How to take early action in the eastern Caribbean to avoid climate extremes becoming disasters

Extreme weather events are becoming more intense in the Eastern Caribbean. Early action can stop climate extremes from turning into disasters.

Extreme weather events are becoming more intense in the Eastern Caribbean. Early action can stop climate extremes from turning into disasters.

A video by ODI, the Red Cross Red Crescent Climate Centre and Ramboll produced for the Organisation of Eastern Caribbean States (OECS) and the Agence Française de Développement (AFD) under the Adapt’Action programme, explains how governments can take early action to reduce disaster losses.

New types of impact-based forecasts can highlight how people and places will be affected by extreme weather. These forecasts can provide information two or three days before a tropical storm hits, or further ahead, in the case of heavy rainfall, heat and drought.

If the forecast shows that a pre-determined threshold will be reached and a disaster is imminent, then decision-makers can trigger early action to target help exactly where it will be needed.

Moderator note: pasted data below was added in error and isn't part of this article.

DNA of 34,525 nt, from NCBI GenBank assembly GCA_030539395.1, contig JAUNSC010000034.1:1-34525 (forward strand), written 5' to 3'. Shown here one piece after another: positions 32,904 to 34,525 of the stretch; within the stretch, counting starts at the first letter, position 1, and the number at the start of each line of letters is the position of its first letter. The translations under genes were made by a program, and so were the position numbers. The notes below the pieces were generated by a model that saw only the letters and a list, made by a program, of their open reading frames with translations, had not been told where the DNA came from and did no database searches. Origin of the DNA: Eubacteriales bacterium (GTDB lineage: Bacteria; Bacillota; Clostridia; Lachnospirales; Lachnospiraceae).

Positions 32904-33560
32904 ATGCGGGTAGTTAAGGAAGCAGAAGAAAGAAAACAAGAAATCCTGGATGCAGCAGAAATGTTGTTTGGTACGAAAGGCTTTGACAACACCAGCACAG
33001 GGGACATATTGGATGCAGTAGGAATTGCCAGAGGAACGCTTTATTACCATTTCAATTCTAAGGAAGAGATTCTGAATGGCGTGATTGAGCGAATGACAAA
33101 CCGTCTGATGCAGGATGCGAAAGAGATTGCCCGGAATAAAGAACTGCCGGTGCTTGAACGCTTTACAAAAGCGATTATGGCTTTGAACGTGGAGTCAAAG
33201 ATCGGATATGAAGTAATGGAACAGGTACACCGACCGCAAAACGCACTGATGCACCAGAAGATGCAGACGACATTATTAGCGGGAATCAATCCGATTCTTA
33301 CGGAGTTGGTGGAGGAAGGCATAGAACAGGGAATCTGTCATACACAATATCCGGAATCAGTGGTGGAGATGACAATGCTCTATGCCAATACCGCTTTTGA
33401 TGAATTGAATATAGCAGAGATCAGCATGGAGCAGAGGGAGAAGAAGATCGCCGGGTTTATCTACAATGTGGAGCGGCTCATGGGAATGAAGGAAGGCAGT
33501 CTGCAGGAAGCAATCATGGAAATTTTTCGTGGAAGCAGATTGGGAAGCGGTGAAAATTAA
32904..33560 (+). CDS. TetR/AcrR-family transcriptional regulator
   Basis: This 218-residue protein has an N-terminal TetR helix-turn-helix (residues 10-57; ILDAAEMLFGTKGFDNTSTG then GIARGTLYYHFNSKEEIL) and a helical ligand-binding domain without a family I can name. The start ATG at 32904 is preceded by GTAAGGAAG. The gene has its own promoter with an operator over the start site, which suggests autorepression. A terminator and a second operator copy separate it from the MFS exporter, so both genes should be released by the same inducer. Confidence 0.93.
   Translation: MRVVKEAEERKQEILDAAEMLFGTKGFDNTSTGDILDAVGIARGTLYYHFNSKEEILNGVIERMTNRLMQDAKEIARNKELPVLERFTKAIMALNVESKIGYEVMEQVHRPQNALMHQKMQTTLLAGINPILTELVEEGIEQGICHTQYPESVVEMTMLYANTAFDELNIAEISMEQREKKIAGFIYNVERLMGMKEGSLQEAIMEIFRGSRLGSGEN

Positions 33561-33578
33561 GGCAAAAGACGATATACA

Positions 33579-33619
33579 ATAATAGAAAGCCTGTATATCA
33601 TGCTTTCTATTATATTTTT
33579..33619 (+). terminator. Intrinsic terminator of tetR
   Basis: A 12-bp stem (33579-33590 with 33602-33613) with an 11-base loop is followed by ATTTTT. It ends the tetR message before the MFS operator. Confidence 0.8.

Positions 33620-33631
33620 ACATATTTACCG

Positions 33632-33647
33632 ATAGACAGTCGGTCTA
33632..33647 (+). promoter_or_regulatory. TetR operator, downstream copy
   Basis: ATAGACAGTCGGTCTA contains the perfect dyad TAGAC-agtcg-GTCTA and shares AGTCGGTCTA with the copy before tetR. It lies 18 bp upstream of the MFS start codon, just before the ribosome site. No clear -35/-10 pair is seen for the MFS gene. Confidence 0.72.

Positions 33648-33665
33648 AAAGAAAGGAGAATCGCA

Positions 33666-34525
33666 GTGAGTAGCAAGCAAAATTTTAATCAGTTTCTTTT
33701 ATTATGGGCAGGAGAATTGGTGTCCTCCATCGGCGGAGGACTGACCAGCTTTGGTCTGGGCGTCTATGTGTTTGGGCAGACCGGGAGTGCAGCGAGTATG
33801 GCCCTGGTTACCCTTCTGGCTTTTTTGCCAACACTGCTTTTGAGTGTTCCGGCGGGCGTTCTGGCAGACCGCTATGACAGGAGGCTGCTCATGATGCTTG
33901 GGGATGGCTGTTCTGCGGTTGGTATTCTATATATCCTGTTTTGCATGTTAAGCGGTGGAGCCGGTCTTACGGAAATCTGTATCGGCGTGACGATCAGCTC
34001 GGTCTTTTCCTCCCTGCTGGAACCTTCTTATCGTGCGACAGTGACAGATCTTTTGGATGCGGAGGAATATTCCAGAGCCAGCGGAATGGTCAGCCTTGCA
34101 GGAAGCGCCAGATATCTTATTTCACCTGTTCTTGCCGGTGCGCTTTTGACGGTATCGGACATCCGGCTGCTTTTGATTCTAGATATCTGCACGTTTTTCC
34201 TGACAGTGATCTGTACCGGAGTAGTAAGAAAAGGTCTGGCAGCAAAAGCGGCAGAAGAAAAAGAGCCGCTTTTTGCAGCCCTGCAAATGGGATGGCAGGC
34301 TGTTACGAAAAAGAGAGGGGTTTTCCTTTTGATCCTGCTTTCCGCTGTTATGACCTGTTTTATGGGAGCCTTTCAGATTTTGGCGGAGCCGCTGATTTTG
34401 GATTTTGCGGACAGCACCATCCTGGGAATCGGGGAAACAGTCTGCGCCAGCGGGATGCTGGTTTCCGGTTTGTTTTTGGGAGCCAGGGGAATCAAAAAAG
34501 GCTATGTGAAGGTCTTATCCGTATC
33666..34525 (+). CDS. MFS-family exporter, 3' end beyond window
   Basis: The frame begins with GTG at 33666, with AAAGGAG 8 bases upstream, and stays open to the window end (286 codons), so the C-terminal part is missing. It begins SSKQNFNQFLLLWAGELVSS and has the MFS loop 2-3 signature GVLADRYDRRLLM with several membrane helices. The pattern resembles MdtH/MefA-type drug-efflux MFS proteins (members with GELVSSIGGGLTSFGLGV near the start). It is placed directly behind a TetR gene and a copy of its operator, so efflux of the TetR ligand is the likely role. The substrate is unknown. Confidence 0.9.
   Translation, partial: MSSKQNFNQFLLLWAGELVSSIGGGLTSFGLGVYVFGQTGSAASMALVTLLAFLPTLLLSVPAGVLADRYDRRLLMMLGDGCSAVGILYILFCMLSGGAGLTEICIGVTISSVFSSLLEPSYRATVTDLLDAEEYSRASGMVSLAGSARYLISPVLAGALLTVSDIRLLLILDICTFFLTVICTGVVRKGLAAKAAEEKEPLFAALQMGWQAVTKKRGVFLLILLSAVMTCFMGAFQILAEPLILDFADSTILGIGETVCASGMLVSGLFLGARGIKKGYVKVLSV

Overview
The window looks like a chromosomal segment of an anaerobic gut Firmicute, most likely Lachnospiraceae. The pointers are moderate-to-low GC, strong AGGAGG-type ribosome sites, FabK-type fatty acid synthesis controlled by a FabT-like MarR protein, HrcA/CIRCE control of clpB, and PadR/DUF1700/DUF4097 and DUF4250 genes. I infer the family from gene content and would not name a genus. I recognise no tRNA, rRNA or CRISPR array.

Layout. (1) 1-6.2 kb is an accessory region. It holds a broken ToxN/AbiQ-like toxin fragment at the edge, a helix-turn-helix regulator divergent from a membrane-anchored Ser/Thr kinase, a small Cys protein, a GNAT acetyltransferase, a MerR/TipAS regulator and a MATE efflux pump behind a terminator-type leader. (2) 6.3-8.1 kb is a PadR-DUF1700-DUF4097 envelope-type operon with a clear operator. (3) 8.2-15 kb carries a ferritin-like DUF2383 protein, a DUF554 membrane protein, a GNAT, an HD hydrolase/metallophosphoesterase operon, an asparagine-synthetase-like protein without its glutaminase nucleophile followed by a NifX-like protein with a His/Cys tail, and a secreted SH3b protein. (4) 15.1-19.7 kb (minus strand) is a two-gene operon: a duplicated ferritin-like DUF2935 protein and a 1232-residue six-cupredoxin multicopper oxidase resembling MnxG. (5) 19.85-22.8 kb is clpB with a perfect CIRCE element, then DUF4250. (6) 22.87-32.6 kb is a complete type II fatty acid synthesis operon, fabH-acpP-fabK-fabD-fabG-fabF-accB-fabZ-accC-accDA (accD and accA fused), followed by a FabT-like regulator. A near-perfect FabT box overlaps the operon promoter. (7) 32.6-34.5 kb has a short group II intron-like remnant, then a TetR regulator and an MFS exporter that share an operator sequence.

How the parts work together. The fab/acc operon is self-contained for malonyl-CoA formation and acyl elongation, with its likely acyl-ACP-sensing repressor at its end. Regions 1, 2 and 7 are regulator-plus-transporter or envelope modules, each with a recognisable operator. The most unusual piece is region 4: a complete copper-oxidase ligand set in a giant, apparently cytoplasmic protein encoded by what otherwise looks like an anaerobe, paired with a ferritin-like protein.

Eastern Caribbean governments are already working to reduce disaster risk, but some risks will always remain. Here’s how they can better manage these ‘residual risks’:

  1. Governments and their partners can assess how extreme weather might affect communities and businesses and register people and decide in advance the trigger points for early action (based on temperatures, rainfall, storm surge or wind speeds, and the impacts these hazards are expected to have on people, property, crops, and infrastructure).
  2. Governments can get early action plans ready, which involve actions to reduce impacts and respond more quickly, when there’s a severe weather alert.
  3. Governments and aid agencies can stockpile and position supplies and equipment so they can be distributed quickly to emergency workers.
  4. Governments can line up funds for quick release when the trigger is reached. National governments should hold reserve funds that can be released before small-scale emergencies; but when a major emergency is anticipated, they may have to call on regional institutions and funds for support.

With more coordination and early action of this kind, the eastern Caribbean can reduce disaster losses and look forward to a more climate-resilient future.

The film is based on a study by ODI, the Red Cross Red Crescent Climate Centre and Ramboll for the AFD Adapt’Action programme.

Animation written by Emily Wilkinson, Mairi Dupar, Lena Weingärtner (ODI), and Janot Mendler de Suarez and Catalina Jaime (Climate Centre). The authors assume full responsibility for the contents. The opinions expressed do not necessarily reflect those of Agence Française de Développement, Organisation for Eastern Caribbean States or their members and partners.